Financial Stability Review 2010

Stability of the German financial system improved – focus now on European sovereign debt crisis and medium-term risks from protracted low-interest rate environment

More than three years after its onset, the financial crisis is far from being resolved. The outbreak of the European sovereign debt crisis in May of this year was the most serious challenge to financial stability in 2010. To overcome the current crisis, confidence in the sustainability of public finances in all euroarea countries has to be regained and, as far as possible, lastingly secured. But medium-term risks arising from a potentially protracted phase of low interest rates are likewise increasingly coming under the spotlight.

The Bundesbank’s Financial Stability Review 2010 concludes that, in this environment, the German banking system is now in better shape. “The stability of the German banking system has improved; banks are currently being buoyed by the favourable economic trend in Germany” said Bundesbank Executive Board member Dr Andreas Dombret at today’s presentation of the bank's Financial Stability Review 2010. “Some vulnerabilities and structural weaknesses remain in the German banking system. It is therefore crucial to reduce excess capacity in the German banking market and, where necessary, develop sustainable business models.”

The Bundesbank's Financial Stability Review 2010 notes that the risk situation in the German financial system has eased somewhat. The most vulnerable segments of foreign credit exposures remain commercial real estate funding and structured securities. Loss provisions in the German banking system will fall from around €37 billion in 2009 to an estimated €23 billion in 2010. In 2011, too, the Bundesbank is expecting loss provisions to stay at around €23 billion. At the same time, the German financial sector's resilience has increased. From the first quarter of 2008 to the second quarter of 2010, major German banks with an international focus raised their tier 1 capital ratio by an average of 2.4 percentage points to 10.4%. Professor Franz-Christoph Zeitler, Vice-President of the Deutsche Bundesbank, stated: “There are no indications that the German banking system will be unable to play its part in the economic upturn in Germany through its lending function.”

The Bundesbank believes that enhancements to the regulatory and institutional framework will be one of the main drivers of progress towards a more resilient financial system. The higher minimum capital ratios and tighter definition of capital based more strictly on banks’ loss absorbency capacity, as stipulated in the new Basel III accord, will stiffen their robustness. “For all banks, including those domiciled in Germany, Basel III will entail a significant rise in capital requirements; alongside profit retention and portfolio optimisation, it will also be necessary to raise fresh capital”, said Professor Zeitler. He added that, on the other hand, the implementation of Basel III will ultimately strengthen market confidence in the banking industry.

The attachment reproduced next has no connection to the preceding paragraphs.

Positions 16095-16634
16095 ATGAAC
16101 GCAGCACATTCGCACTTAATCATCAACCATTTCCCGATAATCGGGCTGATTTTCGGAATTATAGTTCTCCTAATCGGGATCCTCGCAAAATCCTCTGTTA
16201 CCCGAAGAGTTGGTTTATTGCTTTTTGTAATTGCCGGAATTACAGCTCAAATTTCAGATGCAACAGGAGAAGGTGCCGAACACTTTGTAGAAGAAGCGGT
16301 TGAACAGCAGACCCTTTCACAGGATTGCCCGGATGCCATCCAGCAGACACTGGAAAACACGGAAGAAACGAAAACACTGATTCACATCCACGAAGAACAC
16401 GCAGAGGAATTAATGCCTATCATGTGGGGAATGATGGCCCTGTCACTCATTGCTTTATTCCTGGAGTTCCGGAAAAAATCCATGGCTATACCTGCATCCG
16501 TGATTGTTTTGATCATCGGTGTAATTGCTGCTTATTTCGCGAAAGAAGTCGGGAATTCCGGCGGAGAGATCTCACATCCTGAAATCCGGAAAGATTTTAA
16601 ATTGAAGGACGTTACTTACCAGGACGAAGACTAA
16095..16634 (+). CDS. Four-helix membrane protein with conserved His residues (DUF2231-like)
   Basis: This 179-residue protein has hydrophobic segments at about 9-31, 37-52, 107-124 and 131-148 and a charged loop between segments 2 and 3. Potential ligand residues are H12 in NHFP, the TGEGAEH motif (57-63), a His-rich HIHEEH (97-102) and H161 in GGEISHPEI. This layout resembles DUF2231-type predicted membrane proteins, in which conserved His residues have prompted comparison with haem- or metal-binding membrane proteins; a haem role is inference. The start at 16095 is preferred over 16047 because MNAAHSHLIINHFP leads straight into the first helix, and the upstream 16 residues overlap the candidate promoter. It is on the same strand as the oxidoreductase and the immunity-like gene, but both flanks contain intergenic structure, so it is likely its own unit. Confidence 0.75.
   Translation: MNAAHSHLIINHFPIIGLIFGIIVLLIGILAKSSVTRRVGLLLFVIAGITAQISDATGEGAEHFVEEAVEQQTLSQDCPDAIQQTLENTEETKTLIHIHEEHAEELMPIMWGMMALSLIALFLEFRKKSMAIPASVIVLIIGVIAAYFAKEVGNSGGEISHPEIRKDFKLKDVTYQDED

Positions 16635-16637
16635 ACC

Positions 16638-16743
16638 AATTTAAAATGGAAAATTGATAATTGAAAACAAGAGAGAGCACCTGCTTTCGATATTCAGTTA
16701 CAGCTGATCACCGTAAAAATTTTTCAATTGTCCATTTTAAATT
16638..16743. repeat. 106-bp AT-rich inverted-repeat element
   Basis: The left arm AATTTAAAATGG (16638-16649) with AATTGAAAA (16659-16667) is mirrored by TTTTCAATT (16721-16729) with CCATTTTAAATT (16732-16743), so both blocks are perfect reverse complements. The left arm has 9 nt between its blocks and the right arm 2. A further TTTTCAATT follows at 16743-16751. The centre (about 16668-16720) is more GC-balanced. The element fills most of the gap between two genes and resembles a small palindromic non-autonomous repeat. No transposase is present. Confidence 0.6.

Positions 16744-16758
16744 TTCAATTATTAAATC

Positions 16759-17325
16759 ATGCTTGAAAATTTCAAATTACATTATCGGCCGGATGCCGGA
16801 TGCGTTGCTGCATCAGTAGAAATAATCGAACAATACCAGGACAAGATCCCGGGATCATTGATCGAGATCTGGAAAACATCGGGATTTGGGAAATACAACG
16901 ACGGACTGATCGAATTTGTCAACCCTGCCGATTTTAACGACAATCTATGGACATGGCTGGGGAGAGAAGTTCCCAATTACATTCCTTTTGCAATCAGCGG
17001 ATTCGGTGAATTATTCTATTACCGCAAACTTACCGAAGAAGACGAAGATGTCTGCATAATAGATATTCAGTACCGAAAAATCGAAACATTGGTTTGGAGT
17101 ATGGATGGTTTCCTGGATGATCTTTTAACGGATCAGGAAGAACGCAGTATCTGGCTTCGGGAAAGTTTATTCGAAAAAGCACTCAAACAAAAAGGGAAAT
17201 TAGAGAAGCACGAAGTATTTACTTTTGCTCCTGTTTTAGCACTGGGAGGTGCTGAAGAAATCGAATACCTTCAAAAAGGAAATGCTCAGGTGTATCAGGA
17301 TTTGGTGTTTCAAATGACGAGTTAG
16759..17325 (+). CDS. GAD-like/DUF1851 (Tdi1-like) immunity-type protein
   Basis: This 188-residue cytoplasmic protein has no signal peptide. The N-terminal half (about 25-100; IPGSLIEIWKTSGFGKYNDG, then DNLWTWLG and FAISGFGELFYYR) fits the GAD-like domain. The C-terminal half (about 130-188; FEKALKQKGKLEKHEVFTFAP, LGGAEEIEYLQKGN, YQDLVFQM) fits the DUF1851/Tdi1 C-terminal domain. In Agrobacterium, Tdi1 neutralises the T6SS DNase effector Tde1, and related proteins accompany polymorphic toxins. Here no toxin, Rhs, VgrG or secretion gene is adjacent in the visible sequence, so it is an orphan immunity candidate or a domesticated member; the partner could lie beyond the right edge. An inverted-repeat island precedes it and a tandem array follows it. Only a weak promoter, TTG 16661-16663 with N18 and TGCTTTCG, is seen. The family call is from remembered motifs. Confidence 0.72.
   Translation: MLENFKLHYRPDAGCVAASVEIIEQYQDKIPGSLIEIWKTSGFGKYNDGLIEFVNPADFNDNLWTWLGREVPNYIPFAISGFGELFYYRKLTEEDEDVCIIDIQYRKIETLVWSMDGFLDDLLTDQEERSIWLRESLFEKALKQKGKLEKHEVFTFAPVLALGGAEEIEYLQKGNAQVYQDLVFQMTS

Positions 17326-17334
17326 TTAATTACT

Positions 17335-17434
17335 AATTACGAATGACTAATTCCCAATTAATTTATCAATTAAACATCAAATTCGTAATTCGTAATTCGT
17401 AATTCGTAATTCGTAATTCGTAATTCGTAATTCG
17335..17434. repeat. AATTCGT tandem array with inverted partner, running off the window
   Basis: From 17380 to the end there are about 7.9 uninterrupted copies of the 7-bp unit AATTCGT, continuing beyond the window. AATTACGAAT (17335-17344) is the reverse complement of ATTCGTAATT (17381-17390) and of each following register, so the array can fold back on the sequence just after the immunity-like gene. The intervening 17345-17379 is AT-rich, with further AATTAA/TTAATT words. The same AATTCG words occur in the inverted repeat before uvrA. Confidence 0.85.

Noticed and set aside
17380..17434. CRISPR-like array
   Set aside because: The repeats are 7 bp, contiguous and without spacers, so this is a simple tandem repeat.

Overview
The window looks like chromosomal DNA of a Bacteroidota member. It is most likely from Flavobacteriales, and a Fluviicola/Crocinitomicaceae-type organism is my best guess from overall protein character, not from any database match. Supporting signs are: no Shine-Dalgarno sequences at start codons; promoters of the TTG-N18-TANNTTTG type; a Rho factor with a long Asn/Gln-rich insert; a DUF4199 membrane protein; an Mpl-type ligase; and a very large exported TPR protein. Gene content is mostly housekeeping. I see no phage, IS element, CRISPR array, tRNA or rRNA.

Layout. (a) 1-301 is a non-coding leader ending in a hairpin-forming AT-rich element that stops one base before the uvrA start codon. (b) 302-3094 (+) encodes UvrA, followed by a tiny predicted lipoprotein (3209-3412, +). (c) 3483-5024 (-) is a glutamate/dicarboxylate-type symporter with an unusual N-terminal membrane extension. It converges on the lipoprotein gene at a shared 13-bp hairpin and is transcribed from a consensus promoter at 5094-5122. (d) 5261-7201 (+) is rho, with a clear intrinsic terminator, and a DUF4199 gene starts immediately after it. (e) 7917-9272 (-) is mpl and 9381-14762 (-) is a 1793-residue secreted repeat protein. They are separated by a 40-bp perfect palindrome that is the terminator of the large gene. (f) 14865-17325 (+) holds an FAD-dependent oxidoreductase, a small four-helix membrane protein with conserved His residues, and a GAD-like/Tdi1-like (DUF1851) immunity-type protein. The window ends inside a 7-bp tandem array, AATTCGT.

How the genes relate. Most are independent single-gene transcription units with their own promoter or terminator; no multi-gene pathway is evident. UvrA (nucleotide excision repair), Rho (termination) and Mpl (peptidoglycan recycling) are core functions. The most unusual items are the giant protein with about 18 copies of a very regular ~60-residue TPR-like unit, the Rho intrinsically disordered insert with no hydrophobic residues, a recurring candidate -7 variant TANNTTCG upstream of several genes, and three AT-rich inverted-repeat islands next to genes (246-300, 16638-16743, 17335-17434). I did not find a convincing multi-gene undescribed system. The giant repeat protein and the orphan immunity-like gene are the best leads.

In its Financial Stability Review 2010, the Bundesbank points out that dealing with systemically important financial institutions presents regulators with special challenges. However, it cautions that the adoption of new, tighter regulations for the traditional banking sector must not be allowed to cause a migration of business to segments of the financial system that are subject to little or no regulation. “We must shed more light on the shadow banking system and include it within the prudential purview in order to identify at an early stage the dangers arising from the fringes of the financial system, which account for a sizeable share of business activities”, says Bundesbank Executive Board member Dr Andreas Dombret. There is an international consensus that, in order to safeguard financial stability, prudential supervision must be geared towards a macroprudential approach that monitors the system as a whole, including interactions and contagion effects. The Bundesbank is actively involved in an ongoing discourse that is currently taking place in a number of international forums concerning the choice and potential deployment of suitable instruments for safeguarding systemic stability.